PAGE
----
I normally use my index finger to play. I feel I have the most dexterity that way and I can control the range of sounds I get best using that finger. Unfortunately, I broke that nail while playing a few days ago. You can see in the picture that I’ve filed it back to about the right shape but it’s a little short to play effectively. I keep my middle fingernail longer as well as a back-up and until my index nail gets longer, I’ll be playing with my middle nail. This takes a little adjustment for me, but I’m getting used to it. I keep my ring fingernail longish as well because I use that nail to help get percussive effects when I’m playing.
Some players get an acrylic nail put on and they swear by it. I’ve never tried this. I seem to be getting by OK without that kind of extreme measure (although I suppose some folks would think painting hardener on my nails is an extreme measure).
So if you see a banjo picker fussing with his/her nails, you can be pretty sure that person plays clawhammer vs bluegrass. There are other clues. Bluegrass players often wear nice outfits and have big hair. Clawhammer players often wear a dirty ball cap. Bluegrass players keep talking about some guy named Earl.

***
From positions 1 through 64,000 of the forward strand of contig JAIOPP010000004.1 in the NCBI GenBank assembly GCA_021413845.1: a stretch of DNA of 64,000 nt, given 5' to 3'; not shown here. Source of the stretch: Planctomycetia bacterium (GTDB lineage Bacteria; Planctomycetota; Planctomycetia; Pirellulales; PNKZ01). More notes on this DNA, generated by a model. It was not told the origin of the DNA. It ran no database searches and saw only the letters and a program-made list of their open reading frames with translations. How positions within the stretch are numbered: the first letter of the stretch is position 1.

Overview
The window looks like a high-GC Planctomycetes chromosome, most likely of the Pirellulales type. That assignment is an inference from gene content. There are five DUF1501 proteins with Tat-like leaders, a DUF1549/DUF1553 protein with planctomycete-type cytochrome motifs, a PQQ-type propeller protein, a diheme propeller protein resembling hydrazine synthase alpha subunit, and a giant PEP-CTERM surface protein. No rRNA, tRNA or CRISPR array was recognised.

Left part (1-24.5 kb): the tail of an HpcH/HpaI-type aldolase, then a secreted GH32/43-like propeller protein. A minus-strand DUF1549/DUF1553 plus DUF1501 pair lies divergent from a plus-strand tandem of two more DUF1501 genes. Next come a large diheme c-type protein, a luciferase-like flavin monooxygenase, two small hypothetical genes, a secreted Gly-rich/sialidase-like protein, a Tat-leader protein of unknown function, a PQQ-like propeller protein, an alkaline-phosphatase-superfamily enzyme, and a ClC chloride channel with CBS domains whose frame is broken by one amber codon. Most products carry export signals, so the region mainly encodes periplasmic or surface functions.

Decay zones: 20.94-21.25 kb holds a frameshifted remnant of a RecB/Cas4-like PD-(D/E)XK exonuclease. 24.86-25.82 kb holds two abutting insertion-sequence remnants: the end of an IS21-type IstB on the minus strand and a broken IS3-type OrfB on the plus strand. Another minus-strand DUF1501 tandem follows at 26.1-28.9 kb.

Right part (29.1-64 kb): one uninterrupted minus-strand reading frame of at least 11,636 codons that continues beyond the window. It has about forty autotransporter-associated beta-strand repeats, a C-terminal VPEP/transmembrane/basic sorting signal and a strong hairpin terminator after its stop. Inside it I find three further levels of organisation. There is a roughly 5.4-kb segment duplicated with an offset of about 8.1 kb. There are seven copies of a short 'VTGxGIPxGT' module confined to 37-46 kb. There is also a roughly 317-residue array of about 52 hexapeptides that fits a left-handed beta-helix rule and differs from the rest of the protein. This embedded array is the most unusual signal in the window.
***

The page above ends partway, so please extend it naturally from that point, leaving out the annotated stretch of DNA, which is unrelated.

A little progress on the salad bowl banjo…
I think the neck is still a little clunkier than I’d like so over Christmas I’m going to take it down a bit. I may shorten the end piece some as well. Still to do – drill and ream the peg holes, shape the pegs, stretch the goatskin on the bowl. Getting there.
I came across this version of Forked Deer (that’s pronounced fork-kid) tonight surfing around on YouTube. I really like the relaxed pace on this one – a lot of versions of this tune seem to be played at lightning speed. The fiddler here is Joe Sites.
I’ve been listening to various versions of this one because I’m trying to learn it on clawhammer.
Regular readers of this blog know I attended the Midwest Banjo Camp back in June. I noticed they posted a few videos last week from this year’s camp concerts. There were two faculty concerts, once on the Friday and the other on the Saturday evening.